Oncological Society of Aust.

Occasional Contributor

Oncological Society of Aust.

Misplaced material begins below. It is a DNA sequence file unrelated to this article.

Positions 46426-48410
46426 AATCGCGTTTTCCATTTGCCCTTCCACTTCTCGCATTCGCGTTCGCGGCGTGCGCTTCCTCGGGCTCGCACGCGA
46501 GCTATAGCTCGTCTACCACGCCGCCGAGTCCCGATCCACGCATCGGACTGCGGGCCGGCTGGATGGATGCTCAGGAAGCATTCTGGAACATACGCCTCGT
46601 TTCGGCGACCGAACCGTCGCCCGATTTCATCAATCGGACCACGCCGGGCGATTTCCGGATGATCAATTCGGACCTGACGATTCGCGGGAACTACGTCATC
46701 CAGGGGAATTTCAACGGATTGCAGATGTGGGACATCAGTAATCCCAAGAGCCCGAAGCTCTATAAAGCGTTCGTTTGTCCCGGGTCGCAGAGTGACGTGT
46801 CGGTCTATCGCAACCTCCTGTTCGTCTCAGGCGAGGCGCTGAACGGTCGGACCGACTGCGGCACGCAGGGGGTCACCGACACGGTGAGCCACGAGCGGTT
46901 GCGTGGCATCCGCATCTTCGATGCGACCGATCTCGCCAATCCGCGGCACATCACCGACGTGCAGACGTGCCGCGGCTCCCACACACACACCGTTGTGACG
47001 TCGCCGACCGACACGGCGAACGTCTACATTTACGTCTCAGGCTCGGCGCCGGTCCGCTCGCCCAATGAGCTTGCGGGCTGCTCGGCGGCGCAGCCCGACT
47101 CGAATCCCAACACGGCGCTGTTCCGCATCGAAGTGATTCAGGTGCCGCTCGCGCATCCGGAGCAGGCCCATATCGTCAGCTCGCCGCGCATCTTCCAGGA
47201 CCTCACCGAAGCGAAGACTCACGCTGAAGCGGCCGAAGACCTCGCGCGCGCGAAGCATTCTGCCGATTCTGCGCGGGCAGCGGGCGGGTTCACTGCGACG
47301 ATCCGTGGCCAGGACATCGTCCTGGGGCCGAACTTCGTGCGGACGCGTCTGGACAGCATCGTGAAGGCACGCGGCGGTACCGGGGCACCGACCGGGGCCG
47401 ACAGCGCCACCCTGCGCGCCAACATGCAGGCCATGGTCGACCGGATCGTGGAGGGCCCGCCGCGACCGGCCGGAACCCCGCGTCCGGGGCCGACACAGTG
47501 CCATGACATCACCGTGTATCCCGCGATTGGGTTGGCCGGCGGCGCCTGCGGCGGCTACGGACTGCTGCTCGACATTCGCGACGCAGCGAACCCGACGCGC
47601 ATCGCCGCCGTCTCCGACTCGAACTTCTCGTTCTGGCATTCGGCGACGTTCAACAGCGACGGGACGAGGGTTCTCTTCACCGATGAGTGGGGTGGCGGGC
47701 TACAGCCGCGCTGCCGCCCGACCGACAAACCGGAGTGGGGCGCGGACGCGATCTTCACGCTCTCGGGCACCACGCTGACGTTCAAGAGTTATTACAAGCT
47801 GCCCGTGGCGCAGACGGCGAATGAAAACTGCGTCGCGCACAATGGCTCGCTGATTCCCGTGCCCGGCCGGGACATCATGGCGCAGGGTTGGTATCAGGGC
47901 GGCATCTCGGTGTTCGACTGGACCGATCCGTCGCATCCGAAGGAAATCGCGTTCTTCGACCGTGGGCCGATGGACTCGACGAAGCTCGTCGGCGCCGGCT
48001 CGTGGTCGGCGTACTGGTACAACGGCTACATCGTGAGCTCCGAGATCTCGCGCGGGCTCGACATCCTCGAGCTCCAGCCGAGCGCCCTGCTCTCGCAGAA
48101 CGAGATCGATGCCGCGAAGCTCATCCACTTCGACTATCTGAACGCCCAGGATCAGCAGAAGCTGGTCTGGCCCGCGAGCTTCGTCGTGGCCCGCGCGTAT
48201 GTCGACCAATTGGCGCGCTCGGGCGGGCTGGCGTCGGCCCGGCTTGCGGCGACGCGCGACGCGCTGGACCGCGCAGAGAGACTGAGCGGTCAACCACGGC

https://www.cosa.org.au/media/1093/cosa_guidelines_safeprescribingchemo2008.pdf Clinical Oncological Society of Australia The above web address will take you to their very interesting site, some excerpts from it are below. A lot of the information given is about things I knew nothing -- even after a total of 14 cycles of chemo given in 2 States. The whole article is well worth a read. HAS ANYONE BEEN GIVEN ANY OF THE INFORMATION THAT IS RECOMMENDED ? " Patients should be given both written and oral information about their treatment to include all medications, expected side effects, how to take supportive medication and who to contact in the event of an emergency or severe adverse events. General and specific side effects expected from the treatment to include Immediate effects (e.g. hypersensitivity reactions, extravasation). Short term effects (e.g. nausea and vomiting, neutropenia, alopecia). Long term effects (e.g. infertility, carcinogenesis, cardiotoxicity). Where appropriate, information about potential teratogenic effect of cytotoxic agents and pregnancy precautions should be given Occupational health and Safety Precautions Capital spelling in the following sentence is mine. Chemotherapy is known to be MUTAGENIC, CARCINOGENIC, and TERATOGENIC. It is beyond the scope of this document to address the issues of safe handling and prevention of occupational exposure. Health care professionals should refer to individual state guidance on health and safety related to safe handing of chemotherapy and targeted therapy. With the wealth of information available through the internet it is useful to provide patients with a list of websites appropriate for them to obtain further evidence based information on their disease and treatment. Information should be given on the first visit and reinforced on subsequent visits. Questions regarding compliance, treatment tolerance, and adverse events must always be addressed at each appointment. Table 3 outlines suggested information that should be provided to patients. Table 5. Suggested content of treatment plan Patient name and TWO other unique identifiers (e.g. hospital number, date of birth) Diagnosis Name of the chemotherapy protocol to be given The date the it is intended that the treatment commences Intended duration of treatment and the no of cycles for treatment Tests to be performed after specified number of cycles Therapeutic goal of treatment (e.g. curative, palliative) xxxxxxxxxxx Details of other therapeutic modalities i.e. surgery, radiation Any treatment variations such as dose reductions If dose reduction occurs then the reduction factor should be clearly documented along with the reason for the reduction. e.g. Dose reduced to 75% of scheduled dose due to diarrhoea. " MEANINGS OF WORDS. CARCINOGENIC - Wikipedia, the free encyclopedia en.wikipedia.org/wiki/Carcinogenesis‎ Carcinogenesis or oncogenesis or tumorigenesis is literally the creation of cancer. It is a process by which normal cells are transformed into cancer cells. ‪Mutagen‬ From Wikipedia, the free encyclopedia Jump to: navigation, search In genetics, a mutagen is a physical or chemical agent that changes the genetic material, usually DNA, of an organism and thus increases the frequency of mutations above the natural background level. As many mutations cause cancer, mutagens are therefore also likely to be carcinogens. Not all mutations are caused by mutagens: so-called "spontaneous mutations" occur due to spontaneous hydrolysis, errors in DNA replication, repair and recombination. Teratogenic | Define Teratogenic at Dictionary.com dictionary.reference.com/browse/teratogenic‎ ◦ Cached ◦ Similar a drug or other substance capable of interfering with the development of a fetus, causing birth defects. WITH THE MEANING OF THE TERM ----TERATOGENIC (above), WHY WOULD IT NOW BE CONSIDERED -- AND IT IS, TO ADMINISTER CHEMO DRUGS TO PREGNANT LADIES ???? Eliza.
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